2010 Volume 73 Issue 3 Pages 177-190
The study aimed to develop an appropriate in vivo rat model of muscle strain to investigate whether electroacupuncture is useful for improving muscle strain.
An in vivo muscle strain model was developed with Wistar rats by the eccentric contraction (EC) evoked by pulling their hind limb with a stainless-steel wire that was connected to a weight; the EC was given under anesthesia during tetanic contraction in their gastrocnemius evoking by electrical stimulation of the sciatic nerve. Development of muscle strain was evaluated by comparing the muscle tension induced by the twitch of the gastrocnemius, pain thresholds measured using the Randall-Selitto test, and the serum creatine kinase (CK) activity between the following three experimental groups : EC×1 group, EC was temporarily evoked to their hind limb only once (n=10); EC×5 group, EC was temporarily evoked to their hind limb five times consecutively (n=6); and control group, EC was not evoked to their hind limb (n=6). After confirming the absence of a significant difference in the parameters between the two EC conditions, the effect of electroacupuncture (EA) was evaluated using the model of one-time EC (EA group n=10). At 12 hours after EC, EA was carried out at a frequency of 50 Hz and an intensity of 0.5 mA for 15 min; this stimulation was given for six consecutive days.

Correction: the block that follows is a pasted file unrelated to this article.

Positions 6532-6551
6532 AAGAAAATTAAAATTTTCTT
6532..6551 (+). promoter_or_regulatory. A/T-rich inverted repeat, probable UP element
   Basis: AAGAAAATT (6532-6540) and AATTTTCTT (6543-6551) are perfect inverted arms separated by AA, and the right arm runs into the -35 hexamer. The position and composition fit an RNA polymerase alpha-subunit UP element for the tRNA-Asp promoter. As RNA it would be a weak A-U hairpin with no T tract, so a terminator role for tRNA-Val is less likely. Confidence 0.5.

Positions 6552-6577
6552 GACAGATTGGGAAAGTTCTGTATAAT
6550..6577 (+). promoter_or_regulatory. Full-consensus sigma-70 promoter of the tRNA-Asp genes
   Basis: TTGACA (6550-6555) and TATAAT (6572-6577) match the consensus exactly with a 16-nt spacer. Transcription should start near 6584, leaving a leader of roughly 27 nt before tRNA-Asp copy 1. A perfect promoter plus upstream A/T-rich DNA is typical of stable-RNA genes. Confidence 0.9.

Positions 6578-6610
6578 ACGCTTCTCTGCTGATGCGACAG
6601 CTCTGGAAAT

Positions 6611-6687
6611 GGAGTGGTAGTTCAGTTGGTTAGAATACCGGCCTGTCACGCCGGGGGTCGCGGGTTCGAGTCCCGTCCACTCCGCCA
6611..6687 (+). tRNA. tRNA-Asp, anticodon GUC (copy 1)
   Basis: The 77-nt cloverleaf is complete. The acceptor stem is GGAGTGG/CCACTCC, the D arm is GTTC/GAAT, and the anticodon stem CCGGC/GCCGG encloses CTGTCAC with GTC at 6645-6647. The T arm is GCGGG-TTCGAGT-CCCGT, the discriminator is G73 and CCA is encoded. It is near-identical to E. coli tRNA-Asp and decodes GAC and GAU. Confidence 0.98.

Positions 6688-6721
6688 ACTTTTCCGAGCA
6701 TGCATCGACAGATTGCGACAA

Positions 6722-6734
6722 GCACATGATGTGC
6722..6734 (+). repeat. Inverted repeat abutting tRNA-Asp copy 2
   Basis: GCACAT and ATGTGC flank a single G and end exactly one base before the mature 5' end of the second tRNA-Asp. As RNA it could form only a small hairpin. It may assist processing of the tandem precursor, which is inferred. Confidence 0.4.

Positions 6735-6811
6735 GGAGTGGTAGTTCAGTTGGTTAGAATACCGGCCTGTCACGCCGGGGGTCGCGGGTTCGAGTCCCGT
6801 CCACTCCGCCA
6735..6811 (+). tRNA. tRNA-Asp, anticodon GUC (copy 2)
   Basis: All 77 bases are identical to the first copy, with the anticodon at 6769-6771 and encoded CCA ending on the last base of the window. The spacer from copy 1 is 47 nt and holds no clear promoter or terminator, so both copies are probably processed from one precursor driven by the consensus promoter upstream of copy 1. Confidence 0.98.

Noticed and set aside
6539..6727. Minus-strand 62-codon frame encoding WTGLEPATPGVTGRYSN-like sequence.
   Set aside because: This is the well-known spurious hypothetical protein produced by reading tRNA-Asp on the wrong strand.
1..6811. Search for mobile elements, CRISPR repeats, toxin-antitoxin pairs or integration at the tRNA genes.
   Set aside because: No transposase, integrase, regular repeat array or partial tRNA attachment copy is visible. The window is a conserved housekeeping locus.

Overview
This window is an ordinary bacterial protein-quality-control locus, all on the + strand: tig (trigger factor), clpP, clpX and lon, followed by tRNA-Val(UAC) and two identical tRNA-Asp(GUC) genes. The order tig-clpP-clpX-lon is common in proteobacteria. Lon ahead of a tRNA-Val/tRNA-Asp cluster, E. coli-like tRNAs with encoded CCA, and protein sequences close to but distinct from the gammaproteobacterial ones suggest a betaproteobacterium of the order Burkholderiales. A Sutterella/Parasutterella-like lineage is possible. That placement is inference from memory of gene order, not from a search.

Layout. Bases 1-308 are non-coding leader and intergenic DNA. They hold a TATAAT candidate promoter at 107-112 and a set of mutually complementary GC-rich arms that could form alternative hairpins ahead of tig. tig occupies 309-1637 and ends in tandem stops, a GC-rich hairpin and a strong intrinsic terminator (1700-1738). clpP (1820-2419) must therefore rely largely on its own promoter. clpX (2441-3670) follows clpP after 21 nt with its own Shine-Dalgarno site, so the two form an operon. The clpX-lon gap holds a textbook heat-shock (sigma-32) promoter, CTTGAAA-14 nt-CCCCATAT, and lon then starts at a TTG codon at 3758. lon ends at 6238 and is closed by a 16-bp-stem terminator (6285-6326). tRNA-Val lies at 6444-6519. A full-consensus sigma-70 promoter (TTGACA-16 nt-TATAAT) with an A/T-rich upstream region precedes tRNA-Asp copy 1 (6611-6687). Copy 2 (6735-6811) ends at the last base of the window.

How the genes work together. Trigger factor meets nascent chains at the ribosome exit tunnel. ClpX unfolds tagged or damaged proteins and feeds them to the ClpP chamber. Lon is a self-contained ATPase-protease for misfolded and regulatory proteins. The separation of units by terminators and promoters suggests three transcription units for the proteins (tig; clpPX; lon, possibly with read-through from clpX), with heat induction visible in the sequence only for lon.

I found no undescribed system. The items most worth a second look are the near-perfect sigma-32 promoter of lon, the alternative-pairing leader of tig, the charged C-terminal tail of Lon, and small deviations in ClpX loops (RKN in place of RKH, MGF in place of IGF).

Muscle tension, pain thresholds, and the CK activity showed no remarkable changes in the control group during the experimental period. A significant decrease in the muscle tension was observed after EC in the EC×1 and EC×5 groups, and the decrease sustained until 48 and 24 hours after EC, respectively. Pain thresholds in the EC×1 and EC×5 groups were significantly lower than those in the control group at each of the time periods studied after EC, and were sustained at least until 120 hours after EC. The CK activity increased in the EC×1 and the EC×5 groups at 30 minutes after EC. Recovery in muscle tension after EC was faster in the EA group than in the EC×1 group. Pain thresholds also showed faster recovery in the EA group than in the EC×1 group, indicating statistically significant differences at 72, 96, and 120 hours after EC.
The in vivo rat model, which was developed in the present study, was considered to be an appropriate model of muscle strain because it clearly showed a decrease in the muscle tension and pain thresholds, and an elevation in the CK activity. EA was considered to be capable of accelerating the recovery of muscle strain as it was found to improve muscle tension and pain thresholds in the model.